Logo en Global Donate now


Document Details


Print and save

Report/Press release





International Organization for Migration (IOM)


Migrant health issues have risen on the agenda of policymakers in the Asia-Pacific region in recent years, generating momentum at the very highest levels of government. The challenge now is how to translate this momentum into visible changes on the ground. Despite progress on both policy and programmatic fronts, Asian migrant workers continue to face challenges in accessing health facilities and services at all stages of migration – before departure, while in transit, at destination and upon return.
Moving the policy discourse on migrant health issues forward and ensuring changes on the ground first require disentangling myths from realities. There is a persistent public perception that labour migrants are carriers of diseases or that they are a burden to the health systems of the countries that receive them. The reality, however, is different. Labour migrants are generally young and healthier than the native population and they tend to underutilize health services at destination. Labour migrants’ vulnerability to ill health, however, increases during the migration process due to various risk factors such as lack of adequate health insurance, poverty and uncertain legal status.
It is important to identify these risk factors as well as the stakeholders at each stage of the migration cycle in order to map out shared goals. Translating the political momentum requires adopting concrete initiatives aimed at two overarching objectives: 1) strengthening intersectoral collaboration at the national level and 2) strengthening cross-border cooperation between countries of origin and destination. To this end, there is an emerging consensus among various actors to: (1) review labour, migration and health policies at the national level to ensure policy coherence; (2) designate migration health focal points within relevant government departments to ensure multisectoral coordination on policies and programmes at national and subnational levels of government; (3) pursue bilateral and regional dialogue and cooperation, including through forging bilateral agreements and creating information-sharing mechanisms (4) aim for cross-border standardization in critical areas, from data collection on the legal, social and health aspects of the migration process to medical testing and social protection schemes; and (5) include migrants’ views in policy formulation and programme implementation.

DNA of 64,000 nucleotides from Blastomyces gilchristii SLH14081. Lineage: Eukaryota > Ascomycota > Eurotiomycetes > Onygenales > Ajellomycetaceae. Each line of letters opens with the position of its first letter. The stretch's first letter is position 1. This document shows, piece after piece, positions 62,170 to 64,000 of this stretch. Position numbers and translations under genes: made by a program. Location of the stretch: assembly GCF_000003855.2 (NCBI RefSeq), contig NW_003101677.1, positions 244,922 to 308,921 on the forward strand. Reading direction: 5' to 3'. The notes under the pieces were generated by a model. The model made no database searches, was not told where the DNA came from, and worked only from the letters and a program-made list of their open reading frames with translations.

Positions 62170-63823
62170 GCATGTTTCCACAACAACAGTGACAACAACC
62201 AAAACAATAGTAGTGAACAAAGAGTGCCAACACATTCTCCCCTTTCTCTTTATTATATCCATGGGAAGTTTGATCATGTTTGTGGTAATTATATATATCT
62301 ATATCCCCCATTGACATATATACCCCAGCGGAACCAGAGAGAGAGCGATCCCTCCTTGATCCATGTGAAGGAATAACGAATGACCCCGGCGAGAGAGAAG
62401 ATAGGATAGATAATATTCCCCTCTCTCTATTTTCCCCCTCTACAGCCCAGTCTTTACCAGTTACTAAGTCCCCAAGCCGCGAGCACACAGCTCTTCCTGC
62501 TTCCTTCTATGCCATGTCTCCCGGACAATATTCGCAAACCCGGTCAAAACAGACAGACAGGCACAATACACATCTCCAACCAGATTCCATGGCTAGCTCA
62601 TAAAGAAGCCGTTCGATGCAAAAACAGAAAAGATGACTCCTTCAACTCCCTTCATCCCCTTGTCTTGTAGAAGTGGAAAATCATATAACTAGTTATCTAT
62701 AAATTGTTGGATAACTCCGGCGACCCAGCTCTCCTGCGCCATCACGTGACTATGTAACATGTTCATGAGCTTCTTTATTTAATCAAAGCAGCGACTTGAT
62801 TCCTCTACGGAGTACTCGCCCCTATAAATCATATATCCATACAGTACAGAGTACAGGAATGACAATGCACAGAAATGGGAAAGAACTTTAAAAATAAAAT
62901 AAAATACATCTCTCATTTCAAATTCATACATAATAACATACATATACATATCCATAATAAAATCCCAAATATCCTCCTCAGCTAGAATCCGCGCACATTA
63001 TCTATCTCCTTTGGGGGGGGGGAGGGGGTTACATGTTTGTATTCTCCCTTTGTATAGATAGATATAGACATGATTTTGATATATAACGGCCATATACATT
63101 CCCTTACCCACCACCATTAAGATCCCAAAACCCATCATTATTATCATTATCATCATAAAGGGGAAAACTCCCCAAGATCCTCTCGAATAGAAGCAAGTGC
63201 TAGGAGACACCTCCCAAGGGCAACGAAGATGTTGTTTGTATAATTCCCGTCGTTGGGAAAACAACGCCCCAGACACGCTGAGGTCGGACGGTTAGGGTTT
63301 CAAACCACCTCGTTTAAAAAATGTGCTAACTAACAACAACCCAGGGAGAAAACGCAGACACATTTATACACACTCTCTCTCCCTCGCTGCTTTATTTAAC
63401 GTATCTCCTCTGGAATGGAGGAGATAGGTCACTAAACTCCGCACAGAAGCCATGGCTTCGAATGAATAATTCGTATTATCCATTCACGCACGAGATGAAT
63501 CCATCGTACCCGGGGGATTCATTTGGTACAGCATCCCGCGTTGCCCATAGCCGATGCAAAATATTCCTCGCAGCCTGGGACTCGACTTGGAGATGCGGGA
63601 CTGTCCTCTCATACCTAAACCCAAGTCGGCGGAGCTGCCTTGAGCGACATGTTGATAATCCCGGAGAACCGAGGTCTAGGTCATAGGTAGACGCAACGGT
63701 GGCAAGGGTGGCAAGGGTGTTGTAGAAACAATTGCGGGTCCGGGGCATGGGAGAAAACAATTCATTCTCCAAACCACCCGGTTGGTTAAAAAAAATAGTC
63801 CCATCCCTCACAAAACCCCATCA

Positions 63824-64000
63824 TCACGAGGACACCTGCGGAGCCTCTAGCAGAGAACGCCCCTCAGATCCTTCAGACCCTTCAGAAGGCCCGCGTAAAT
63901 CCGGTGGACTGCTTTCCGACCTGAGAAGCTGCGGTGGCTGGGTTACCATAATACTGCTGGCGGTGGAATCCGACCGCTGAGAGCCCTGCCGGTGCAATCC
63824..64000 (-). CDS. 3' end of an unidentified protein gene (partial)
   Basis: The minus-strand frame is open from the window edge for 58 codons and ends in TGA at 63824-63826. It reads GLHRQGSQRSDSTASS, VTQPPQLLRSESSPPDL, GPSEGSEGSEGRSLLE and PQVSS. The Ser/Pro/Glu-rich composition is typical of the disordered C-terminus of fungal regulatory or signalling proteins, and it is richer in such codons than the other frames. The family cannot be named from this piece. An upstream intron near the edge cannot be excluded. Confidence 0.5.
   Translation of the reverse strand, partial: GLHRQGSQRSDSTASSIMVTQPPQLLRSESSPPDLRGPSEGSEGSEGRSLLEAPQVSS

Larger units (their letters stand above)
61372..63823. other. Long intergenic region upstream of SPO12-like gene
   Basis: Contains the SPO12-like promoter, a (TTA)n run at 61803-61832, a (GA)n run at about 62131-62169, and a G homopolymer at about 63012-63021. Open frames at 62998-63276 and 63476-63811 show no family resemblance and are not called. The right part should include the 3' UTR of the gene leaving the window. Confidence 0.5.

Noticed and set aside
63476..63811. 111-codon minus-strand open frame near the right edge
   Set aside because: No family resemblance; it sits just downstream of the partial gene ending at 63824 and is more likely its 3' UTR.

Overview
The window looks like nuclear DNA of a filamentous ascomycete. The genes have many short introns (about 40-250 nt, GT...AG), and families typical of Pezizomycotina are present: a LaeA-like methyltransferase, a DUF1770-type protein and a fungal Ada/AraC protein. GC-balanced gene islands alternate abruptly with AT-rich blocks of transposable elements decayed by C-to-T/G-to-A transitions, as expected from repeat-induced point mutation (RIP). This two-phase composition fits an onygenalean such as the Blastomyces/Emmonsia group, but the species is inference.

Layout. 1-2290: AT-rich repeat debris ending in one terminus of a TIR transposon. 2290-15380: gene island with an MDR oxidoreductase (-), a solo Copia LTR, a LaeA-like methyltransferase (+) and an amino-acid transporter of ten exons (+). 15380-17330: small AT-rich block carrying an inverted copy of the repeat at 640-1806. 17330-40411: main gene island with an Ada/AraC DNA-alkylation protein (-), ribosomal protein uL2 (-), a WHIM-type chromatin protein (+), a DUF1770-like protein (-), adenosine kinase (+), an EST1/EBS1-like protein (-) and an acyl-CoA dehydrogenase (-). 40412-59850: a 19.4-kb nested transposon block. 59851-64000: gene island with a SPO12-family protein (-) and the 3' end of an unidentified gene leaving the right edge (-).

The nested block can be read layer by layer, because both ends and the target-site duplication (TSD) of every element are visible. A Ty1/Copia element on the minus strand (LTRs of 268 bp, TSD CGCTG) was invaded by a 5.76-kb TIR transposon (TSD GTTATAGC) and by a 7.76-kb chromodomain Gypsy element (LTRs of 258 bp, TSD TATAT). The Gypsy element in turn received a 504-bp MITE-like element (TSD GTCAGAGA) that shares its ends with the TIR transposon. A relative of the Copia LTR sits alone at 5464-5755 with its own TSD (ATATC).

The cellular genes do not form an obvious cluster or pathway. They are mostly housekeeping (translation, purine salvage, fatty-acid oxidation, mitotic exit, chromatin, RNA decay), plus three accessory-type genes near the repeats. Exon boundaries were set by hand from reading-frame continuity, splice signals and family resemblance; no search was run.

Series title

Issue in Brief-A Joint Series of the IOM Regional Office for Asia and the Pacific and the Migration Policy Institute

Document number

Issue No.2

Number of pages


Responsible institution

International Organization of Migration(IOM), Migration Policy Institute (MPI)

File Attachments


Content types

Policy analysis

Target groups

(Im)migrants workers, Policymakers, Journalists, Public awareness, Employers, agencies and their representatives, Researchers, Unions, and NGOs/community groups/solidarity networks

Geographical focuses

Asia, China, Philippines, Bangladesh, India, Thailand, Vietnam, Japan, Taiwan, South Korea, Sri Lanka, Nepal, Pakistan, Malaysia, Regional relevance, Cambodia, and Singapore

Spheres of activity

Health sciences and Law